The Balanced Argument

The power of balancing the pros and cons of a case

Weighing the Pros and Cons – A Tricky Balance

You are to deliver a presentation where it’s important that you persuade the audience to your point of view. Have you considered employing the power of the balanced argument?

Could it be that you want to sell them something or persuade them to take a certain course of action. So how about giving them an alternative solution, an option?

What?! Are you serious? Why on earth would you encourage them to do the opposite of what you want?

That’s a very good question. Shall we explain?

In this article we’ll explore the power of the balanced argument. And why it might just work.

Speaking of Decisions

Decisions can be hard, can’t they? Do you go this way or that way? Should you buy this product or that one? Where should to go on holiday?

You mull them over, do your research, look at the pros and cons. Perhaps you ask others for their views.

It can all be quite confusing.

Wouldn’t most of us prefer someone to take us through the decision making process and recommend the best course of action or the product to buy? Yes?

Could you be that person? Hold that thought.

Balanced Argument Power

Before we go any further, it’s time to pop back to school.

According to educational resource provider, Twinkl, “It is critical to introduce children to this concept (the balanced argument) at an early age because this kind of writing and argumentation is used throughout education, from KS2 to university.”  (KS2: Key Stage 2 – ages 7 to 11).

So the concept of the balanced argument is considered important enough to be used in the National Curriculum.

But we rarely use the approach in our speeches. Are we missing out?

Twinkl explains:

“The key with balanced arguments is to present both sides of an argument, providing evidence for both, even if you are choosing to argue one way or another. Doing this successfully, showing that your argument is not ‘biased’, is a great way to lend credibility to your argument.”

Balancing the Decision

Boost Credibility

Did they say I’d be more credible if I presented a balanced argument?

Yes they did. That’s the power of the balanced argument!

If you establish your credibility, it is a powerful step towards making your case. And yet we often overlook it when trying to convince others to take a particular course of action.

At its simplest level, presenting a complete picture demonstrates your knowledge of whatever subject you are speaking on.

It also shows that you have an appreciation that there may be reasonable alternatives to your proposition. That certainly helps your credibility.

So how to go about it?

Balance Planning – Pros and Cons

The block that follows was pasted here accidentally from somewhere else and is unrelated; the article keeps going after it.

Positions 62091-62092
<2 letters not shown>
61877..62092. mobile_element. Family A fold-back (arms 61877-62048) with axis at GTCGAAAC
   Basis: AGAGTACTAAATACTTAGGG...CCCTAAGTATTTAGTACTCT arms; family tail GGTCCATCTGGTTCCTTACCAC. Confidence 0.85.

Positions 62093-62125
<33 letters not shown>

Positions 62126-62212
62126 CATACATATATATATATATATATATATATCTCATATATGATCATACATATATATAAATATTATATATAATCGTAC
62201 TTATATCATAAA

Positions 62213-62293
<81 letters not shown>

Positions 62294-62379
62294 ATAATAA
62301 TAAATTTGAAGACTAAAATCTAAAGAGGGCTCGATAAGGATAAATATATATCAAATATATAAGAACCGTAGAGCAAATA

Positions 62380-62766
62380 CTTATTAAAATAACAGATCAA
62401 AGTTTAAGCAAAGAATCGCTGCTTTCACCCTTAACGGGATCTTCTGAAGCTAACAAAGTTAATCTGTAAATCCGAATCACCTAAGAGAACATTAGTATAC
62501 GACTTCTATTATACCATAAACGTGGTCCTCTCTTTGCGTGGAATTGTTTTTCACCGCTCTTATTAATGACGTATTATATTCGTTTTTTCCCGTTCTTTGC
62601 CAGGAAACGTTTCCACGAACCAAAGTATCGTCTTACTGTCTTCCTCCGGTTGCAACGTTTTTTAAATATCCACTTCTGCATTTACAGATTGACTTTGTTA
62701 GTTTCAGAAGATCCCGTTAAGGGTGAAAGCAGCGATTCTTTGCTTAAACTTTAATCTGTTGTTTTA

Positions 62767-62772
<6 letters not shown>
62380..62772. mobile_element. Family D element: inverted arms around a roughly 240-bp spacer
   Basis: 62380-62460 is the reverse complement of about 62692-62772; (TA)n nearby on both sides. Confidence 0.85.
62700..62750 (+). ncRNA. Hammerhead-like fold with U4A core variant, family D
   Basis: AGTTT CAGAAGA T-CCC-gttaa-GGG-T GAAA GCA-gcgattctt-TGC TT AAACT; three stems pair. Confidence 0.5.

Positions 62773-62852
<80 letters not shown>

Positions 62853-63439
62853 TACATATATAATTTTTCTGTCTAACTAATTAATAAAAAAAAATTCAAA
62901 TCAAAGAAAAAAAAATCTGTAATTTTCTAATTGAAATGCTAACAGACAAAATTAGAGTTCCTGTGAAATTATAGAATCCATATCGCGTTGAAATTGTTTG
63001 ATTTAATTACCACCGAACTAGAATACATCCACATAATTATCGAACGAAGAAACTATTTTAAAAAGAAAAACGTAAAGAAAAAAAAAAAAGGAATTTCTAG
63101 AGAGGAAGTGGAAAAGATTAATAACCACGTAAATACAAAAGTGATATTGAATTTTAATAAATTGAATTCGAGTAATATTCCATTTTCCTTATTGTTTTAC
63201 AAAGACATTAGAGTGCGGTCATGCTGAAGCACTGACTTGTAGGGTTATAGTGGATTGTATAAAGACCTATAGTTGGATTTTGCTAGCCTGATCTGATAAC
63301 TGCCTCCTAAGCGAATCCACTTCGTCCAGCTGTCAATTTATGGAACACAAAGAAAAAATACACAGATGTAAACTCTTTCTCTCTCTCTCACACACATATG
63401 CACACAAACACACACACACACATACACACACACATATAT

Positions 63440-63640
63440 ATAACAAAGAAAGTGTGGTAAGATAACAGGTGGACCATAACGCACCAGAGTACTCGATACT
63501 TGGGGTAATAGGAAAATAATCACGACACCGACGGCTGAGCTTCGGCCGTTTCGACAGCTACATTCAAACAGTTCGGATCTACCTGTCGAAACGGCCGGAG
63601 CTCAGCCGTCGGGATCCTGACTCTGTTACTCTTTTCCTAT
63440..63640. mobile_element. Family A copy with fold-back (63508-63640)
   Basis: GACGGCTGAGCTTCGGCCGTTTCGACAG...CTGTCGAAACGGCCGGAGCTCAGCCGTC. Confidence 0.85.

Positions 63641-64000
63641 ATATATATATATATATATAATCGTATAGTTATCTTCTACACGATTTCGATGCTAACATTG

As with planning any other speech or presentation, jot down anything that comes into your head that may be relevant, regardless of which side of the argument it represents.

When you have all your ideas written down, separate them into pros and cons for your chosen case, and match them up. Put another way, make sure every element has a balancing perspective.

If it doesn’t balance, think really hard to try to see a different point of view that someone else might argue. It could be helpful to involve a friend or colleague to play devil’s advocate.

Structuring Balance

When presenting a balanced argument there are two approaches you can take.

If there are relatively few main elements, you could present both sides of the argument for each element in turn. The benefit of this is that the relevant information would be fresh in the minds of the audience for each aspect.

But the more usual approach is to outline the complete case for one course of action before presenting the opposite case.

What Is Your Aim?

At this point you need to consider what you are trying to achieve. Is your purpose to inform the audience and leave them to decide on which position they support? If so, it’s time to sum up the key points for each side and be done.

However, it’s more likely that you want to convince the listeners to a particular course of action. In which case, the most effective approach is firstly to present the argument for the action that you do not support.

Then present the side you favour. The details of the second case will be more firmly imprinted in the minds of the audience. Therefore they are more likely to support it.

Reinforce your favoured case by summing up the key points of each side and explain why you believe the second option to be superior.

Keeping The Balance

The balanced argument - presenting both sides of the case equally

So there we have it. Keep the balance and let the audience decide on which case they prefer or use the balanced argument to influence them to your way of thinking.

And that’s the power of the balanced argument. Still think we’re unbalanced for suggesting it?

This post was last updated 21st March 2024



Subscribe to our fortnightly newsletter to receive blog updates.

Similar Posts